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Part 2: My replies to the Free Software Foundation (FSF) Vision Survey

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2/1/2016 - Part 2: My replies to the Free Software Foundation (FSF) Vision Survey (Activism)


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Part 2: My replies to the Free Software Foundation (FSF) Vision Survey
Monday, February 1st, 2016
10:37:15 GMT


Here's part 2 of the long replies that I was trying to send in response to the Free Software Foundation (FSF) Vision Survey.

Added to, edited, and reworded to some extent, with added HTML formatting and hyperlinks.

Part 1 - Part 2 - Part 3 - Part 4

(Quote from the survey:) Imagine it's 2020 and the opposite is true -- we are less free as computer users. Describe some things that have gone wrong. (End of quote.)

I find the Internet of Things very spooky - even now in 2016.

The "Internet of Things" and "Pervasive Computing": Some of the Worst Ideas Ever

Sometimes I wonder if we need not only the free software movement, but a free _from_ software movement. :-)

One of the most intriguing though worrying books I read in 2015 was Trillions: Thriving In The Emerging Information Ecology by Peter Lucas, Joe Ballay and Mickey McManus.

One reason I hope free (as in freedom), libre hardware will catch on a lot more is because I sometimes worry that maybe non-libre hardware manufacturers might somehow figure out how to make it totally impossible to even boot GNU/Linux on their hardware.

I wish I could 3D print my own computer stuff. :-D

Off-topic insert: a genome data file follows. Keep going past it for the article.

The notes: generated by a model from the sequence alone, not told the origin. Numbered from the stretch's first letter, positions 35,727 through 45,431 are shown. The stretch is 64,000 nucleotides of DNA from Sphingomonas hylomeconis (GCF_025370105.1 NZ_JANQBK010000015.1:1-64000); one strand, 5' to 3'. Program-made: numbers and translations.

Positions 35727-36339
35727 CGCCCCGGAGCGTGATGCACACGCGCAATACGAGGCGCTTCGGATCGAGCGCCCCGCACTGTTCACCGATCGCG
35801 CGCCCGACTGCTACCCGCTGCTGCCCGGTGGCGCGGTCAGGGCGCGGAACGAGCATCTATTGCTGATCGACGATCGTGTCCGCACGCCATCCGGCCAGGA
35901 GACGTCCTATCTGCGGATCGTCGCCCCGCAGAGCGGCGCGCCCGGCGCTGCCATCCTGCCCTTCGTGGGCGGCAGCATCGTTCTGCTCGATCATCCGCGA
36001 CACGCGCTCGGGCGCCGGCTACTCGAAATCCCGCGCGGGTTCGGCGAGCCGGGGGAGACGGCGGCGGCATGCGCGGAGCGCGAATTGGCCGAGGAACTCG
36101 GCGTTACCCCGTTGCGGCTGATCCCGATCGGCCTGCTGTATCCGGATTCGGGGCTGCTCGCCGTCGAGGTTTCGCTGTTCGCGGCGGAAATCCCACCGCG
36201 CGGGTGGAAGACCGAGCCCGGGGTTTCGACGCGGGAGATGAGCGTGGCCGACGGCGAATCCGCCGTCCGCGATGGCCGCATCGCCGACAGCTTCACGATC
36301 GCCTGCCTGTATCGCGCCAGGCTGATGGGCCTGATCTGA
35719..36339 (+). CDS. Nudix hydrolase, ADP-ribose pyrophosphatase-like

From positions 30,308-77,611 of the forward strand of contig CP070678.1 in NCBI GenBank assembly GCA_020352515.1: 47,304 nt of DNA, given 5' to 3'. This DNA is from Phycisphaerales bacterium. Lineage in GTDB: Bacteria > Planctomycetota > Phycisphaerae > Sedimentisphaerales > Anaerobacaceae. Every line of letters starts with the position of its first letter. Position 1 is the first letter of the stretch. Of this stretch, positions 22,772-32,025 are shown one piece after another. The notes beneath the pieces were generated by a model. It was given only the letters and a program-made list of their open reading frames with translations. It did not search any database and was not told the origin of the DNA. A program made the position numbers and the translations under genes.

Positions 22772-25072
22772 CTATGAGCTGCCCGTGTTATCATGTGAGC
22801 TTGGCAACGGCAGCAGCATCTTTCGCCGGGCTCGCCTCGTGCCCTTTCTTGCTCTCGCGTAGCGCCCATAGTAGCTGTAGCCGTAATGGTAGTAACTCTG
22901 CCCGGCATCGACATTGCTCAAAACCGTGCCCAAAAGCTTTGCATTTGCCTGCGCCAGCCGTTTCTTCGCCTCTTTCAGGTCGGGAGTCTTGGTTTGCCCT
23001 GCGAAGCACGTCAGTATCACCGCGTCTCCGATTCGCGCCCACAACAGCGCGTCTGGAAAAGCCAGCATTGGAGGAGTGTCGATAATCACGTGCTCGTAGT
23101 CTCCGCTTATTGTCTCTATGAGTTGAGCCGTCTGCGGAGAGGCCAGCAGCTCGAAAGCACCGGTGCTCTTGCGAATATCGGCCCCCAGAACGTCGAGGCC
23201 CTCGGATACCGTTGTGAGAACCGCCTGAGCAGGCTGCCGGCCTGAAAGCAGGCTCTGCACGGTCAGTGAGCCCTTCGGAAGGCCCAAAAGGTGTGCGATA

I hope more can be done to financially support free, libre software authors, and everyone else in the world who could use more financial support.

Actually, I think there ought to be an unconditional basic income for everyone.

The only reason I'm able to write free, libre software at all is because my family supports me and doesn't try to treat me like a slave or try to force me to violate my ethical principles by writing closed source, proprietary software.

If I had happened to be in worse circumstances, the world would have missed out on quite a lot of my creations. (The best is yet to come. And much of it has probably been delayed a lot by my bad circumstances.)

Also, the stress, sometimes poor nutrition (which sometimes triggers headaches which might be migraines), and various other problems resulting from poverty also haven't been good for my health, so, I might have a shorter lifespan than I would have had if I had not been poor.

And maybe I'd be a less shy, timid person in general if I were in better circumstances. I probably would have pointed this survey out to more people, but I just felt too stressed out and overwhelmed to keep forcing myself to be outgoing (even on the internet).

Fortunately, posting things to my own websites, or sometimes even to very slow-paced quiet forums, is much easier for me than sending messages which will probably soon get a response which I probably ought to respond to promptly, but might be too stressed out, tired, headachy, etc. to feel up to dealing with or to even read.

At least usually avoiding the stress and time-consumption of social contact helps me focus and make more progress with my various projects sooner than I otherwise would.